An author can use either direct or indirect characterization to describe a character. When an author uses direct characterization, he is telling you about the characters. When he uses indirect characterization, you learn about the characters indirectly, through what they say and do and what other characters say about them.
For example, when the narrator describes the characters, this is direct characterization. Characterization might describe either physical or personality traits. Here is a direct characterization of George.
The first man was small and quick, dark of face, with restless eyes and sharp, strong features. Every part of him was defined: small, strong hands, slender arms, a thin and bony nose. (Ch. 1)
This is direct characterization because it tells you exactly what he looks like.
On the other hand, here is some indirect characterization of George.
George looked sharply at him. "What'd you take outa that pocket?"
"Ain't a thing in my pocket," Lennie said cleverly.
"I know there ain't. You got it in your hand. What you got in your hand- hidin' it?" (Ch. 1)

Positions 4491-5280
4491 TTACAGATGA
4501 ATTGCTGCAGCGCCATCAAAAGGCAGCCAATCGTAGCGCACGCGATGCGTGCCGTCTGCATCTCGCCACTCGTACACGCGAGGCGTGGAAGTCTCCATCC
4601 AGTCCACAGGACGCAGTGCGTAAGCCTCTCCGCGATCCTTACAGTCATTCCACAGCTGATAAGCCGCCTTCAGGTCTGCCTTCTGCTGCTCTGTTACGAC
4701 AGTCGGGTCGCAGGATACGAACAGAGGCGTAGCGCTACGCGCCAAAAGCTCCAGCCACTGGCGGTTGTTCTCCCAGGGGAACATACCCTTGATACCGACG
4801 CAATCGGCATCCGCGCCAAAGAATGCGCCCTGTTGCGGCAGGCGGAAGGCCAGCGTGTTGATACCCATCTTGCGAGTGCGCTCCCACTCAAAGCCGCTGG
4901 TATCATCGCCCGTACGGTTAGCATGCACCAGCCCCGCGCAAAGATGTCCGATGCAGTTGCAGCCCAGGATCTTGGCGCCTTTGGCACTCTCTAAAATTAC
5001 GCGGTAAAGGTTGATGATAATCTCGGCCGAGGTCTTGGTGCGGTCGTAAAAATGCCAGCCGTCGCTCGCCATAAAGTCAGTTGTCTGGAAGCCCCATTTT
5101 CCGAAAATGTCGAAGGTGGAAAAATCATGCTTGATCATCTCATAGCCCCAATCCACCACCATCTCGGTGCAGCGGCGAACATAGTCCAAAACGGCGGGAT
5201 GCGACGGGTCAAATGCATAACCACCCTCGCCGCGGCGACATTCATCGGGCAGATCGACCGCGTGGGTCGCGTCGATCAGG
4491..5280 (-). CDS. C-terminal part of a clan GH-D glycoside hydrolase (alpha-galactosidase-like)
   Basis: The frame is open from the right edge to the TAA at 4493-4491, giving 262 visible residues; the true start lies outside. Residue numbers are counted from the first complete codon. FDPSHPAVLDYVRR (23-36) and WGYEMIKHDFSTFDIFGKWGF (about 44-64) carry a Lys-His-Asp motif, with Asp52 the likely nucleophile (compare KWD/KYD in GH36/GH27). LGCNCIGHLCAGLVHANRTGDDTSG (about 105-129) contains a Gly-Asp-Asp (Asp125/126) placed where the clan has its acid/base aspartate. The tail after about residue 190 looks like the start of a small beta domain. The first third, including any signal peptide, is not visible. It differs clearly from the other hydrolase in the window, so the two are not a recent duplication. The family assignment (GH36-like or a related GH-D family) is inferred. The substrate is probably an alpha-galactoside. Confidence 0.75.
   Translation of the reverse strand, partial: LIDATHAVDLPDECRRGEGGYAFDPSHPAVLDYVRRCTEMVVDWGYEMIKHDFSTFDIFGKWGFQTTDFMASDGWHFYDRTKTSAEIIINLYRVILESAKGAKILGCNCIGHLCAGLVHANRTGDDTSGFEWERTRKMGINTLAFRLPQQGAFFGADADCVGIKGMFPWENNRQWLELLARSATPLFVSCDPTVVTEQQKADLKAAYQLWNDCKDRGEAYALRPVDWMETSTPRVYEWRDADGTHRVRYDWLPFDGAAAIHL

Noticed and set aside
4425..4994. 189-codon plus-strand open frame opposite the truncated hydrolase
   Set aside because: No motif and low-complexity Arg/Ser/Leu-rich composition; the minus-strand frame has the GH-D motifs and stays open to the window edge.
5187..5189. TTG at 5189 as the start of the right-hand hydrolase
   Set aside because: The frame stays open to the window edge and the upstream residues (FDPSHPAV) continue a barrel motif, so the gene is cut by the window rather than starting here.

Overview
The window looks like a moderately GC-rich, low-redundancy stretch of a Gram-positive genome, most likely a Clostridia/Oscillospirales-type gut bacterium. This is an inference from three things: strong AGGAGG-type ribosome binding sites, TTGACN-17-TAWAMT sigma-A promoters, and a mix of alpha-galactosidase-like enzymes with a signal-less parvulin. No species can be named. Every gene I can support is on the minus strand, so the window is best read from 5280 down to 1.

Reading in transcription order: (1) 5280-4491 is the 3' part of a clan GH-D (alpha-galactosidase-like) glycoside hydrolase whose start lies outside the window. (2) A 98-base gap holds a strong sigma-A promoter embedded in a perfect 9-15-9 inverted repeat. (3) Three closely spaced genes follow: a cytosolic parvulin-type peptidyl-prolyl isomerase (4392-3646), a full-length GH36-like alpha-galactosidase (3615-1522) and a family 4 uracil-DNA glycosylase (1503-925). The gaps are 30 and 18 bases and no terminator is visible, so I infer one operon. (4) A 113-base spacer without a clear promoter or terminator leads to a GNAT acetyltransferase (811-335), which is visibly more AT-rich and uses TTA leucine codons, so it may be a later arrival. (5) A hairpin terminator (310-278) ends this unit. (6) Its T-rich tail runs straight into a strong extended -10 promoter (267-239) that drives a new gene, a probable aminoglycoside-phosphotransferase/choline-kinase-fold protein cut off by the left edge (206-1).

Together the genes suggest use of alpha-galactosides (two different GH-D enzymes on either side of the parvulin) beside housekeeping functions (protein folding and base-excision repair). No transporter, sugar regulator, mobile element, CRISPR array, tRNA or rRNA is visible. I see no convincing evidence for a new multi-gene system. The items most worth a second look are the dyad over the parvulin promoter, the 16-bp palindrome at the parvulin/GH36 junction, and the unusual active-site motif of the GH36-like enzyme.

This shows that George knows how to read Lennie well, and from his interaction with Lennie we learn many things about George. We learn that, despite the fact that he sometimes loses his temper, he is patient and patriarchal. He looks out for Lennie, such as in this instance. He knows that Lennie might pick up dead things like the mouse, and he has to protect him from it. He acts more like a father or older brother than a traveling companion.
The mix of direct and indirect characterization used in this first introduction of George tells us a lot. First of all, George is smaller than Lennie but he is obviously in charge. Lennie needs looking after. He is big, but he is not quite right in the head. He respects George, but more like a child does a parent than man to man. We learn all of this both directly and indirectly, through Steinbeck's excellent descriptions, what the characters say to each other, and what the characters do.
In this story of two men who go around together during the Great Depression, the narrator often hangs back and tells the story without judgement. Indirect characterization allows the story to unfold, with the characters telling the reader about themselves. Yet when the narrator tells the reader directly about the characters, that is when we should listen, because we can get some extra insight.